By Ron Lawson
of myself until after I posted a few
pictures, then scrolled down to see
photos from New Jersey, where some
of my friends were using snow shovels to get to their snow plows. If it’s
any consolation, it was dusty here. It
only rained once or twice, and that
only served to make some ugly rain
ruts that turned into concrete a day
later. In the desert, we view rain as
this incredible blessing from above
that brings traction and wonderland
riding conditions. We don’t really
get mud. This winter was warm, but
that’s all it really offered.
I apologize for all 60-inch-wide
side-by-sides. Don’t get me wrong, I
love them because I am somewhat
skill deficient when it comes to operating anything without handlebars.
Ask my driver’s ed teacher from
high school. I need machines like the
RZR S because they mean I’ll spend
less upside-down time than I would
in something with a narrower track.
But once in a while I travel to a state
that has these bizarre, furry telephone poles randomly installed as
hard obstacles in their off-road riding
areas. I think they’re called trees.
Wide vehicles don’t make as much
sense there. I have another somewhat less heartfelt apology for wide
ATVs. The same thing should apply
to 50-inch quads, but I’m not sure this
is my fault. I like narrow quads on
the trail and wide ones on the track,
no matter what state I’m in.
I truly apologize for the widening
of trails. I understand that this is happening everywhere because of the
wide side-by-sides that we so enthusiastically endorse out here.
I apologize for the California politicians that we send to Washington.
More than anything else, I apologize for the California Air Resources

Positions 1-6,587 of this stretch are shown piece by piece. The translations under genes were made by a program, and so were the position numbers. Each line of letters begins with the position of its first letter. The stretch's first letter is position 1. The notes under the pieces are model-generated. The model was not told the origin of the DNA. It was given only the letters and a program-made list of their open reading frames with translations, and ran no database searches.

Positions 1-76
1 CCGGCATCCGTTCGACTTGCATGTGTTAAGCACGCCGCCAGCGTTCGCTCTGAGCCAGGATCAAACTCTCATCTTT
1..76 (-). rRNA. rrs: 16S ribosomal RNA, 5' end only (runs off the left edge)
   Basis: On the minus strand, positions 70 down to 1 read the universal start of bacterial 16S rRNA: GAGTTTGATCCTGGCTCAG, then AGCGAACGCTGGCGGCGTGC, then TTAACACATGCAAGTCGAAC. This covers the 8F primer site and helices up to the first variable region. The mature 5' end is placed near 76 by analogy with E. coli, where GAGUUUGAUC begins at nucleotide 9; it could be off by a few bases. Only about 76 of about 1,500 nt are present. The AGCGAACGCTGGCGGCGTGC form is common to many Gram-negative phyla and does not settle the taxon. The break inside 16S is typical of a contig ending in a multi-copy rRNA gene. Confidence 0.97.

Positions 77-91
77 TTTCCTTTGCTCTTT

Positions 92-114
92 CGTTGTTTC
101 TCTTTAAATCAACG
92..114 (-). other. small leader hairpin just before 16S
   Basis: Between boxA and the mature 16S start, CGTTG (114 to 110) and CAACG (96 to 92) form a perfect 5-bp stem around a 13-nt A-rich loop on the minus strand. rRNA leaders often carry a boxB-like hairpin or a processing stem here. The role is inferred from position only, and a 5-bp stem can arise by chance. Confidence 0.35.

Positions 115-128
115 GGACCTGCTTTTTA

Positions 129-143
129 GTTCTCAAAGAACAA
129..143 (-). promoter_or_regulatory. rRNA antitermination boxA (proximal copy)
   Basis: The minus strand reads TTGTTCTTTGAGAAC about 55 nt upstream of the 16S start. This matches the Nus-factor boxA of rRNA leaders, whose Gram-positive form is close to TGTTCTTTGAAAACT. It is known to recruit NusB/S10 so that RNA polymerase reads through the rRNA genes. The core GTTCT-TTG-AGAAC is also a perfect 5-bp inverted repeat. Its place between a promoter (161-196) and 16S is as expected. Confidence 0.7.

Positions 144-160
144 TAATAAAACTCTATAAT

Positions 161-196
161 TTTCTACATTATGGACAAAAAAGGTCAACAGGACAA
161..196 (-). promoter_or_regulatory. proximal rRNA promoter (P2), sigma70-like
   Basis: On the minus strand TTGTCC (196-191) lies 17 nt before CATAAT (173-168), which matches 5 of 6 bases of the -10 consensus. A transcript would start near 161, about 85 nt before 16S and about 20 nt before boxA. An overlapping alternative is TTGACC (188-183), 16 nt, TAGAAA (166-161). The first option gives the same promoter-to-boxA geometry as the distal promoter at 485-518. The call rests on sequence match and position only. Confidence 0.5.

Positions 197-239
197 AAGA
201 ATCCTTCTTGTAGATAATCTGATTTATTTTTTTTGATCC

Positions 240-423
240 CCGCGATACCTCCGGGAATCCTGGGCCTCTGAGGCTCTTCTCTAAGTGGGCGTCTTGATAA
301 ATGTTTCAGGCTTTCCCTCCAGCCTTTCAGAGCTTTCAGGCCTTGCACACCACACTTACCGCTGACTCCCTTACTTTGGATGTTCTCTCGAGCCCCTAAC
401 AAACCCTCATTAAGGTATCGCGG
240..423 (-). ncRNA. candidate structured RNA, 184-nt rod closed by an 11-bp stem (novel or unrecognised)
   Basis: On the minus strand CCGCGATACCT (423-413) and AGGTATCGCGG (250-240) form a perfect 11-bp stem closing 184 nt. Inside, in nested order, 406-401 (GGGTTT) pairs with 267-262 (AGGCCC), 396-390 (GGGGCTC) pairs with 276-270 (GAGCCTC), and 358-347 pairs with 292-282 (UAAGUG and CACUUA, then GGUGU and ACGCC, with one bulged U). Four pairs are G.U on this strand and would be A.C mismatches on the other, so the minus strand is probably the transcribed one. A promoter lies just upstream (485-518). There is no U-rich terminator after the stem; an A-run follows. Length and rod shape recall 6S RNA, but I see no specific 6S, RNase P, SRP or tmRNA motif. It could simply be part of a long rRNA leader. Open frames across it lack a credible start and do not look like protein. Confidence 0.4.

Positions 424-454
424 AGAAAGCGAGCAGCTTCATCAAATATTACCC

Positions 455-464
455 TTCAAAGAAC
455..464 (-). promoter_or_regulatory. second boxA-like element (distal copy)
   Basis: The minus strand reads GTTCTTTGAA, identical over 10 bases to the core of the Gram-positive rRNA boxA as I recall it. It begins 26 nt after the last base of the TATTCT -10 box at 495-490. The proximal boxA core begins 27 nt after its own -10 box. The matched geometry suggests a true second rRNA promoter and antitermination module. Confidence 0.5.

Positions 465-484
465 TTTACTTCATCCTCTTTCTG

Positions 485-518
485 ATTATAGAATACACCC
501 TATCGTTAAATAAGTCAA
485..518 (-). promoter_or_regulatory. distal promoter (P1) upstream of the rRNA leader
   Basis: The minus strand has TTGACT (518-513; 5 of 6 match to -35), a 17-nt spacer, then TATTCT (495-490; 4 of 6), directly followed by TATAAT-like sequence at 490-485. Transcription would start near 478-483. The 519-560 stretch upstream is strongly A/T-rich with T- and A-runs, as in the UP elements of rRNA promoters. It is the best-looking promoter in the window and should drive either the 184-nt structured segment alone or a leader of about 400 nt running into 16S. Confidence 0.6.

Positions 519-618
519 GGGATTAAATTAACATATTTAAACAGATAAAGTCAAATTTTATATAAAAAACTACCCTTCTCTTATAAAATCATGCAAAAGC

Board. The people who run that
organization must be part of some
exchange program with the state’s
mental hospitals. Don’t misunderstand; I like clean air. When I first
came out here, the smog was so bad
you could taste it. I made a trip to
China last year, and it reminded me
of 1970s smoke-choked California.
That really made me understand that
the pollution laws have done some
good. But, I think that early success
only empowered the regulators to
run amok, and now CARB is one of
the most powerful bureaucracies
in the nation. In 1997, CARB was
empowered to regulate off-road
vehicles in California, and now most
ATVs and UTVs sold in America
are subject to CARB laws, even if
you live far away from California.
The EPA regulates vehicles nationwide out of Washington D.C., but
as it turns out, CARB has more
funding and more resources. Thus,
Washington defers to California’s
opinion on most subjects surrounding
California’s own emission laws
are still tighter than those of the rest
of the country. Some manufacturers
make different models for California,
and some just sell the California version to everyone. But, the real difference is the enforcement power that
CARB has within its own state. It has
the authority to shut down any business it wants through massive fines.
If you’re in the business of making
any part that could affect emissions,
even for an ATV that is for racing,
you’ve probably heard from the
authorities. Many of the fines have
been absurdly high initially, then
negotiated down. FMF just settled for
a $79,500 fine. Last year Tucker Rocky
paid $500,000. And in 2007, Dynojet
was hit with a cool million in fines.
So let me apologize for the loss of
the Suzuki LTR450, which was taken
away by a similar action. To be fair,
Suzuki could have continued to sell
it in other parts of the country, but
with the economic downturn, it didn’t
make financial sense. And let me
apologize for the aftermarket products that will never be offered in this
state or any other because of companies that were driven out of business
or just ran scared. I apologize for
any future legislation that California
dreams up, and for the ATVs that
we’ll never see.
And I apologize to myself. I should
have stayed in Oklahoma. ❏
❏ This is an open letter of apology
to the rest of the country. I am a res-
ident of Southern California, which
has nutty politics, nutty weather,
nutty people and a nutty influence on
other places. I never really planned
on being a Californian, but I ended
up here when the music stopped and
it was time to make a life. People in
other parts of the country often hate
me for that. If they don’t, they should.
I apologize for last winter. We
rode through it in vented gear and
took pictures of ourselves doing it.
I’m especially sorry about all those
Instagram photos from February that
showed a lot of jacket-less riding
happening in rich, glowing sunshine. I didn’t even have awareness